Four Friends. . .

 

By Janice Kern

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When I found out I was pregnant, we had only been living in our community for a couple of years but I already had established some very good friendships with three special women. At that time, there were 4 children among the four of us. Kim and Jalene had two children each. When I told them along with Rachel that I was pregnant, they planned a baby shower. It’s what good friends do. There are other very special friends but these three friends stand out in the crowd and you’ll understand why.

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When our son, Kenny, was born, Kim, Jalene and Rachel visited us in the hospital. I asked Kim if she would be an extra-special person and consider herself the baby’s Godmother.   Of course, she would. We used this as an excuse to get together and celebrate the baby and our friendships. It goes without saying that Jalene and Rachel celebrated with us too. All our husbands were there with us every step of the way.   Joe and I each have three siblings who would have gladly taken on this role as our son’s Godmother but with no family within a 3 hour drive, we wanted to give our new baby someone to think of like family who was close by according to geography. We had no idea how this would come to be so significant in the years to come.

 

A year later, I was pregnant again. When our second son, Charlie, was born, I asked Jalene if she would be the baby’s Godmother. Of course! We celebrated again. Rachel and Kim were there.   And our husbands. And life started to get a little….busy!

 

A year later, I was pregant again. Our third son, Tommy was born on a snow-filled day in March. Three of our first visitors at the hospital were Rachel, Jalene and Kim. Of course other good friends and family joined in too. But, there was no delay in asking Rachel if she would let us call her this baby’s Godmother.

 

Kim, Jalene, and Rachel. By the time Tommy was born, there were 9 kids among the 4 of us. And life was getting a little . . . busier.

 

Then. . . life halted. Time stood still one day in my living room. A woman said to me “I think Charlie has autism.” I knew there had been regression and there was something wrong but I had barely heard of autism and knew one person in the entire world with that diagnosis. Charlie couldn’t possibly have that. We decided to either rule out or confirm the therapists’s suspicions as well as our concerns and took Charlie to see a pediatric psychiatrist/neurologist. I told Rachel, Kim and Jalene what was happening. None of us really knew what this meant. But when we came home, supper was made. By these amazing friends. We told them Charlie was likely going to be diagnosed with autism officially. There is no reaction for this. We were the first family they knew to go through this.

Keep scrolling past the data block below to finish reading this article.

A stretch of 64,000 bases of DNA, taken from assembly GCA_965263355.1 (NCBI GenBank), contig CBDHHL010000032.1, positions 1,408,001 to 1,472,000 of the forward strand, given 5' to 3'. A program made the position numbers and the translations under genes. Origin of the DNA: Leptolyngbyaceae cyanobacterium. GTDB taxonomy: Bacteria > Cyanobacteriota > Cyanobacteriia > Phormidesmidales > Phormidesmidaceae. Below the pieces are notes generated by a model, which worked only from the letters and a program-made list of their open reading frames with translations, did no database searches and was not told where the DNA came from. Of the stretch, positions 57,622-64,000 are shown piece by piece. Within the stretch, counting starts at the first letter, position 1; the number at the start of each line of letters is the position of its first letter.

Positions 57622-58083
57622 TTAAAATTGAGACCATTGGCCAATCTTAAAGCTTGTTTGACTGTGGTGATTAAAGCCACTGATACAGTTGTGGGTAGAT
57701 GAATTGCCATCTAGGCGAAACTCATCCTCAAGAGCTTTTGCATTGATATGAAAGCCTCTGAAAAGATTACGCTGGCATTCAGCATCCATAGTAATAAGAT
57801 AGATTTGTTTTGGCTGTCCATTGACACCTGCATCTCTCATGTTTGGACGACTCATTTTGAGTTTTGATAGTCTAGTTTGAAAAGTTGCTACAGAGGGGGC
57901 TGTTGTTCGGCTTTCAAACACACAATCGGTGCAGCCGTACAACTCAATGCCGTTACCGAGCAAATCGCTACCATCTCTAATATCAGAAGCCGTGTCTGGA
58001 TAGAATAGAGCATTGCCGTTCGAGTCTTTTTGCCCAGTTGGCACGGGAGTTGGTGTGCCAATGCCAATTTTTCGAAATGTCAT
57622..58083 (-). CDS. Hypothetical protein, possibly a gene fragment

Two years later, Jalene noticed that her son, Ethan was losing skills. He was diagnosed with an autism spectrum disorder at age 2. It’s been 8 years since that day and I still can’t believe it. It’s difficult to say this but because of them, our life got better. We were no longer “the only ones”. But if we could have remained the only ones, we would have.

 

Eight years later, Rachel had concerns about her youngest child, Keegan. He was diagnosed with autism at age 2. Shortly after his diagnosis, Rachel was in my living room for a fundraising event for TACA. She shared with people that Keegan was recently diagnosed with autism. My biggest concern at that moment wasn’t about Keegan. It was about everyone’s reaction upon hearing his diagnosis. I was relieved that they were shocked and concerned and expressed disbelief. Thank goodness my friends and neighbors were shocked, concerned and in disbelief. A diagnosis that was once so rare I had to describe it and explain it to people has grown to epidemic proportions and that is something to be shocked about. They were completely shocked.

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Kim’s family is not affected by autism. What I mean is that none of her children has a diagnosis of an autism spectrum disorder. However, her family is significantly affected by autism through our families. Her husband is never seen without a TACA wristband on his arm and they both financially support TACA every year as a way to help our families and others. They epsecially notice the hard work and challenges autism brings and cheer us on while noticing progress.

 

Collectively, the four of us now have 17 children. Three of those 17 children are diagnosed with an autism spectrum disorder. Fortunately all three of our children with autism have made significant progress. We are all involved with TACA and utilize the help of therapists, doctors, great teachers, family and friends.

 

I grew up going to my grandparent’s farm. They had ten children and thirty-five grandchildren. Of those thirty-five grandchildren, zero were diagnosed with autism. There is not better diagnosis that is causing there to be a higher number of cases of autism. It’s not as though some of my cousins actually had autism but they were “missed” by doctors. None of my cousins were diagnosed with autism because none of them had autism.

 

The latest announcement from the CDC regarding the rate of autism as 1 in 68 children is shocking. We are all affected when numbers are of this magnitude.

 

Janice Kern

TACA Conference Coordinator & North Dakota Chapter Co-Coordinator

 

Want 2 minutes of inspiration?  Watch this video of my son affected by autism and see his progress thanks to many friends, doctors, teachers, therapies and of course help from TACA.   

http://faf.tacanow.org/2014/TACAND/kernfamily/

 

Want to share your own story or activate for #AutismActionApril?
https://www.tacanow.org/ways-to-help/autism-awareness/

 

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